Civil society organizations depend on knowledge creation from academic disciplines. If or because these organizations want a larger portion of academics to work on solutions to difficult problems with immediate relevance, they need to reduce the direct and indirect costs of that relevance. Civil society must provide stronger and more creative incentives to bring disciplinary experts together around the complex issues that will have the greatest impact on conservation success, and they need to work harder to define and communicate what these complex issues are.

Want more? Read the full article (open access of course) or download the PDF!

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news

Natural Decline (?)

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In an article published late last month (J. J. Tewksbury et al. BioScience https://doi.org/r5g; 2014), Joshua Tewksbury, a naturalist and director of the Luc Hoffmann Institute at the conservation group WWF in Gland, Switzerland, and 16 colleagues issue a call to arms. They chronicle the dismaying diminution of support for natural history — that branch of science that encompasses the careful observation and description of organisms and their relations to their environments. Like all good scientists, they offer the data to support their assertion.

In the United States of 1950, an undergraduate degree in biology generally required two or more courses in natural history. Today, the average number of required natural-history courses for the same degree is zero. The amount of natural-history content in biology textbooks has dropped by 40% over the past six decades. PhDs granted in natural-history-related fields are becoming ever rarer. Biological collections are on the wane as well. The number of herbaria — research collections of plant specimens — in Europe and North America peaked in 1990.

Read the full editorial or go straight to the original article (all open access, of course).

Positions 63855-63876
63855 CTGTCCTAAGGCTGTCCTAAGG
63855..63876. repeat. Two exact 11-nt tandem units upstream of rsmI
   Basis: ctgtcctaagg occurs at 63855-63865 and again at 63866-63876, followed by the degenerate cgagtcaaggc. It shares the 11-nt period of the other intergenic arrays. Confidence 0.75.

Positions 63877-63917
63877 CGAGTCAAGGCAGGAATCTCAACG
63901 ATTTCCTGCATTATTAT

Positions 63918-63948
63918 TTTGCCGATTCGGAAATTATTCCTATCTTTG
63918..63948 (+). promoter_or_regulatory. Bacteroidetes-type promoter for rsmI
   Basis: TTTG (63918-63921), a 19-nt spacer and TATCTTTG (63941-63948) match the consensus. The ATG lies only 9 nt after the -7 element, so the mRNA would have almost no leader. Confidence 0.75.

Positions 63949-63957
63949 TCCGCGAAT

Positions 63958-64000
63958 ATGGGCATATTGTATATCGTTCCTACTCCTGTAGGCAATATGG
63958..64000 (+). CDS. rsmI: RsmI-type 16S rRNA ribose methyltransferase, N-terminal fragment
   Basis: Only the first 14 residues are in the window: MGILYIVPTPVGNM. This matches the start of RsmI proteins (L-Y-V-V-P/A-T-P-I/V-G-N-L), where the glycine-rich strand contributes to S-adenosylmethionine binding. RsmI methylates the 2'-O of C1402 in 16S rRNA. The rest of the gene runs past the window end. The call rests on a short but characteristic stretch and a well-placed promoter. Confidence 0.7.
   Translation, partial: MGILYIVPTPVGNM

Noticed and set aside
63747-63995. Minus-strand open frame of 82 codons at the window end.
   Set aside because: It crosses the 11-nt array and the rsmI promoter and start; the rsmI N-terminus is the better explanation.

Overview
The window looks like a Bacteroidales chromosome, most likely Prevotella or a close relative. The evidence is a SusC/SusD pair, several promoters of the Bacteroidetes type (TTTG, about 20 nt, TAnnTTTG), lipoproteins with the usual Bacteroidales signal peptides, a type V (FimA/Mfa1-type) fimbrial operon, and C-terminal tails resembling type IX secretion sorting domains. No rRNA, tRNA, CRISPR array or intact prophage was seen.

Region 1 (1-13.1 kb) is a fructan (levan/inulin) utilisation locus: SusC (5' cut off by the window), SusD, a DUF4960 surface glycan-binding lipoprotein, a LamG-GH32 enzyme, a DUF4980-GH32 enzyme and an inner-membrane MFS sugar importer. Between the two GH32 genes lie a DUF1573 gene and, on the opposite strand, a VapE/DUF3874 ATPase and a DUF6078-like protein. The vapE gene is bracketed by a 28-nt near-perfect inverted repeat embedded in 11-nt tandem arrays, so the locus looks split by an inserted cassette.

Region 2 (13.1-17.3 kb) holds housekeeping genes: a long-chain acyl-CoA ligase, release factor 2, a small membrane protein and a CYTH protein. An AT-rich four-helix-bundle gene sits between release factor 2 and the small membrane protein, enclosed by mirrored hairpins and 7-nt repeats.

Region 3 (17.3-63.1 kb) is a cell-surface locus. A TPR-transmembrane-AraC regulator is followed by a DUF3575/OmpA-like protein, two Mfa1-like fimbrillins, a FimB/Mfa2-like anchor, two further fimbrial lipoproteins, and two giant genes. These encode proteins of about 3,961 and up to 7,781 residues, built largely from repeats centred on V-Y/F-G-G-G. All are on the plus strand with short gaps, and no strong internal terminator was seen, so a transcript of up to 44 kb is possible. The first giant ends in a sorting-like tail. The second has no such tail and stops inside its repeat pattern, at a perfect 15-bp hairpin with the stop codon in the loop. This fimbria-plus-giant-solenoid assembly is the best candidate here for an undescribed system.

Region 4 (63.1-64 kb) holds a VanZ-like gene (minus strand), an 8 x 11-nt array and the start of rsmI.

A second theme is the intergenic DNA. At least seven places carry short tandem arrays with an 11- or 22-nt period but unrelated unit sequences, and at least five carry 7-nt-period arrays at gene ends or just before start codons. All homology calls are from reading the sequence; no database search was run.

Categories
news

Discover more about Dr. Josh Tewksbury’s journey from the world of Academia to the Luc Hoffmann Institute

As a conservation scientist, I have spent a lot of time pursuing applied conservation questions. Along with thousands of other folks in academic institutions, I was publishing papers and hoping to generate research results that would inform conservation practice and policy.

But there came a time a few years ago when I realized that my science, by itself, no matter how good it was, would likely make very little difference in the world beyond academia.

This realization came from really looking at the process by which research enters practice and policy. Because of large differences in incentives, motivations, culture and timelines, the gap between the world of research and the world of practice and policy is large, and so only a very small fraction of the work that gets done in the name of conservation actually informs conservation practice and policy. Most of it never even gets registered in the debate. And yet with our increasingly global society, with information generation growing at an exponential rate, we just don’t have the luxury of that level of inefficiency anymore. We’ve got to find ways of connecting research capacity, practice and policy savvy around the critical issues.

And there is plenty of urgency here. First, because the policy debates and strategy decisions going on right now in governments, insurance agencies, large and small businesses, and NGOs around the world are taking place, generally, without all the best evidence at hand (and their decisions often reflect this). Second, looking forward to the next 20-30 years, I think it is fair to say that the human proposition, as it is currently laid out across the world, will require a global-scale transition that crosses many sectors and changes many aspects of our society. The functioning of our global society simply depends in too many ways on the stability of our natural resources, and many of our current approaches are now pushing up against the limits imposed by the planet. Part of the issue, of course, is timing. There are many great innovations trying to break in, but the global system has been slow to change.